Managing Traffic At Nighttime
Nighttime lane closures for work zones require motorists to shift into another lane under conditions of reduced visibility. However, sequential warning lights affixed on temporarily deployed cones or barrels at the work zone can improve driver recognition of the lane closure by clearly delineating the lane taper.
Using wireless communication, warning lights give the impression of a single light source traveling along the defined taper limits in the same direction as motorists are traveling. A 2011 study on this application, Cost-Benefit Analysis of Sequential Warning Lights in Nighttime Work Zone Tapers, performed by the University of Missouri indicates a positive change of nearly 12 percentage points in the number of vehicles that merged early, indicating early recognition of the work zone taper.
Other benefits of sequential warning lights include helping to maximize traffic flow by better delineating the merge area and potentially reducing work zone crashes associated with merging at lane closures and queuing, increasing safety for both road users and workers. In addition, sequential warning lights are a low-cost improvement. Each light costs approximately $100 (only slightly more costly than conventional warning lights) and has a battery life of more than 1,000 hours.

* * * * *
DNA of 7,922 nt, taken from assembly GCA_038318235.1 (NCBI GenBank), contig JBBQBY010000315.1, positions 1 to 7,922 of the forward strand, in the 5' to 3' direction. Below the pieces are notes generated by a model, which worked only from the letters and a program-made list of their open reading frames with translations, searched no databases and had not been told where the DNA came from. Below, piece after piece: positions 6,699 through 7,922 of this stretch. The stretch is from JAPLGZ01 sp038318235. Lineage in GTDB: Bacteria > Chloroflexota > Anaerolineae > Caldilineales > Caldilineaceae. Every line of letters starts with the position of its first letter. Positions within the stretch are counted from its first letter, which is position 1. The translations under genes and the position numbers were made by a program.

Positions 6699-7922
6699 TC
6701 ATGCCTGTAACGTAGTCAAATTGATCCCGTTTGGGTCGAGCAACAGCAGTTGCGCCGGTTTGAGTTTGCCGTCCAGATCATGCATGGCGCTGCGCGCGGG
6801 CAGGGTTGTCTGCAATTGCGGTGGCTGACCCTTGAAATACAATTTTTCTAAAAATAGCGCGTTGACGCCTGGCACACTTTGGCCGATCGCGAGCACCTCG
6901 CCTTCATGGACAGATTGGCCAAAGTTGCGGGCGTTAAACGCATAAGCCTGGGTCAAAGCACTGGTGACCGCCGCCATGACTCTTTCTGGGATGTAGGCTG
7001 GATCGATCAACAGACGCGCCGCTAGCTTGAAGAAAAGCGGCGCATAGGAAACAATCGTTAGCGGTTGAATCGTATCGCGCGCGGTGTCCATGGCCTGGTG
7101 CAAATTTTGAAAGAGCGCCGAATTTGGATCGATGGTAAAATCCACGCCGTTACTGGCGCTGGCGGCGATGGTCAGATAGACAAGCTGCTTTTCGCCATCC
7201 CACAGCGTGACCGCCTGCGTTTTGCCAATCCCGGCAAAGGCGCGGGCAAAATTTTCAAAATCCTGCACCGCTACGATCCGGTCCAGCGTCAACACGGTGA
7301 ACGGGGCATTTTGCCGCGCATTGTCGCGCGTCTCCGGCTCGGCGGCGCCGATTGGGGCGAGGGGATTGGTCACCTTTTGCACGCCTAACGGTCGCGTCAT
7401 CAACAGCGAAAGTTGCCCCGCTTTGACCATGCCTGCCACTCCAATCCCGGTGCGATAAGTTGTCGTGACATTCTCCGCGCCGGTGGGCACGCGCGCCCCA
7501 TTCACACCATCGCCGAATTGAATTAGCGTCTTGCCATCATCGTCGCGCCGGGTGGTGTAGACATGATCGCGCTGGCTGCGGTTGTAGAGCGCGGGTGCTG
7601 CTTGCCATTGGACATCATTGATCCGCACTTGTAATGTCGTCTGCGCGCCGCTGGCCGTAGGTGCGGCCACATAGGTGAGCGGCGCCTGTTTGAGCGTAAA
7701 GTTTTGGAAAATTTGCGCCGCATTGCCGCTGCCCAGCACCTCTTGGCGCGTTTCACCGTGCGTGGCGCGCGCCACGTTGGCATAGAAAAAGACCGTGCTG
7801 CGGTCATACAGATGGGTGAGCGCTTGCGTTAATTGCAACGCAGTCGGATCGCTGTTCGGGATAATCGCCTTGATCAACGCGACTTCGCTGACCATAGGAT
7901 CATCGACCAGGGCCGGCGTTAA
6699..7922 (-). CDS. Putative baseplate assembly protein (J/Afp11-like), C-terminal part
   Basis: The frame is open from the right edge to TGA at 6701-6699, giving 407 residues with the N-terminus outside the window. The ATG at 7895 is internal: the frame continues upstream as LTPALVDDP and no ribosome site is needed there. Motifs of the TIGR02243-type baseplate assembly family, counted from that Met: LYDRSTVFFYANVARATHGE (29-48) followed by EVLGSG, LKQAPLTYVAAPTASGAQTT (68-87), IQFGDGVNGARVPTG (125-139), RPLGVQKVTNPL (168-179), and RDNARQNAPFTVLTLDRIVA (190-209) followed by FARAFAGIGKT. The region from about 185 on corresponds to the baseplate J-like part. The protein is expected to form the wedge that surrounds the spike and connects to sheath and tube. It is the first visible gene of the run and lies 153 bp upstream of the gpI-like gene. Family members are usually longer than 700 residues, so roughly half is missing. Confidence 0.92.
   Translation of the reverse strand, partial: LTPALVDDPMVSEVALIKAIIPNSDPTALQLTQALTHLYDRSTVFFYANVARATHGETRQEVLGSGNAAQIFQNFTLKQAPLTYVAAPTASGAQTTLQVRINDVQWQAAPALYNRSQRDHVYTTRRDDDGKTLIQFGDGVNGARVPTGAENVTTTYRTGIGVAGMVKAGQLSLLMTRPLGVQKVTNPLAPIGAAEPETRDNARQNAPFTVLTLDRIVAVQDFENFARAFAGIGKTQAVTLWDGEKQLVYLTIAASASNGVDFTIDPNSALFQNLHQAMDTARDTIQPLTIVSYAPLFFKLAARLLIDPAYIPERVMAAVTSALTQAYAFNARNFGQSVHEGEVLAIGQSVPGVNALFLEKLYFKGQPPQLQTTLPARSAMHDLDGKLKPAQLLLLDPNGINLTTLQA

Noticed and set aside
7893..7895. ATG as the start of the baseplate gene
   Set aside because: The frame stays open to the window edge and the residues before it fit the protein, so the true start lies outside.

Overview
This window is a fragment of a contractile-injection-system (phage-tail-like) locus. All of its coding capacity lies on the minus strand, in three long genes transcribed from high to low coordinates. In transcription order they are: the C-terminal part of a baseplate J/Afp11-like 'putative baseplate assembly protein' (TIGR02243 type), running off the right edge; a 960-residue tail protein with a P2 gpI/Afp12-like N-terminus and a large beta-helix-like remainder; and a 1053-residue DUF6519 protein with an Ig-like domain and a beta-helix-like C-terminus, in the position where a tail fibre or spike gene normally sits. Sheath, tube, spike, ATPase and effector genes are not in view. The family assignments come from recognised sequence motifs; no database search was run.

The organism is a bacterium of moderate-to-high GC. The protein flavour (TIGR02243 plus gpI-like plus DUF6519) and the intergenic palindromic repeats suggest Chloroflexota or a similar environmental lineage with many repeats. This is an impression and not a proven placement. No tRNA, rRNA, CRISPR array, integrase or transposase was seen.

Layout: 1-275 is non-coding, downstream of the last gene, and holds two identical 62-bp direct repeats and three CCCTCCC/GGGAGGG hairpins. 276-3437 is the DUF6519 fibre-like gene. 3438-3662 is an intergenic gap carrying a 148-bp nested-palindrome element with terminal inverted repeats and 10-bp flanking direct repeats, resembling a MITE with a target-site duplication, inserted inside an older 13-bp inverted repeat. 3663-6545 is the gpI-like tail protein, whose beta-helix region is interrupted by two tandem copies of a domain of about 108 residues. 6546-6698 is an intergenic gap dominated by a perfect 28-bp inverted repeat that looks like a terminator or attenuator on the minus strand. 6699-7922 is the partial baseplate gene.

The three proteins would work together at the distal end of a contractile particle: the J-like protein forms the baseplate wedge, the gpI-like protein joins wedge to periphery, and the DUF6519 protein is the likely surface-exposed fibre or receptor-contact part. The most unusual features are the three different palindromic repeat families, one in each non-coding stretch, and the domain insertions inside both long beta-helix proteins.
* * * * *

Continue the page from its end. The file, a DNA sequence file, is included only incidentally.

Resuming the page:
Providing Traveler Information
End-of-queue crashes are a concern in work zones where congestion tends to develop, particularly when queuing is unexpected. This type of crash is often severe because it usually involves a large speed differential between the approaching vehicles and the stopped traffic. In congested conditions, any crash is likely to increase traffic backups and lead to more crashes. However, technology such as queue warning systems can effectively reduce end-of-queue crashes.
According to MnDOT’s Guideline for Intelligent Work Zone System Selection, technologies for dynamic advisories for stopped traffic have the ability to address several issues associated with work zones. For example, queue lengths may vary greatly, even hour-by-hour, making it difficult to predict suitable locations for advance warning signage for temporary traffic control. Queue lengths also may encroach upstream beyond a motorist’s reasonable expectations for stopped traffic, and geometrics may cause poor visibility of end-of-traffic queues, shortening reaction times and causing panic stopping. In addition, queues initiated on crossroads may cause traffic conflicts and delays on mainline highways (for example, backups that go beyond the length of ramps and through or around turns at intersections). The MnDOT report cites the system’s benefits as including reduction in rear-end crashes, increased diversion of traffic to alternate routes, and ample time for motorists to respond safely.
A queue warning system uses detection components paired with variable or dynamic message signs, or static signing with interactive flashers. Crews deploy the detection devices upstream of the work zone at successive intervals where they anticipate queues. Each detection device communicates with its own set of sign components, either activating prepopulated messages such as “Stopped Traffic Ahead/Be Prepared to Stop” or “Speed Ahead 30 MPH/Prepare to Stop,” or activating flashers on the static signing that might read “Be Prepared to Stop When Flashing.”